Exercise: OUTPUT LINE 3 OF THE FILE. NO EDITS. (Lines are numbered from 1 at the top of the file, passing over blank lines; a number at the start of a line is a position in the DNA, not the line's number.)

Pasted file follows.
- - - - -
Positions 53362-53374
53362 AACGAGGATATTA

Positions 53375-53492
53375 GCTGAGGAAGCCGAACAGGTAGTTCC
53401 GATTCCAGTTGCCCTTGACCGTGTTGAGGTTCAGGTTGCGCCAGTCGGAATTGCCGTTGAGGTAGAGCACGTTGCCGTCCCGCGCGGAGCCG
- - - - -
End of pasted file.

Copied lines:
Positions 53375-53492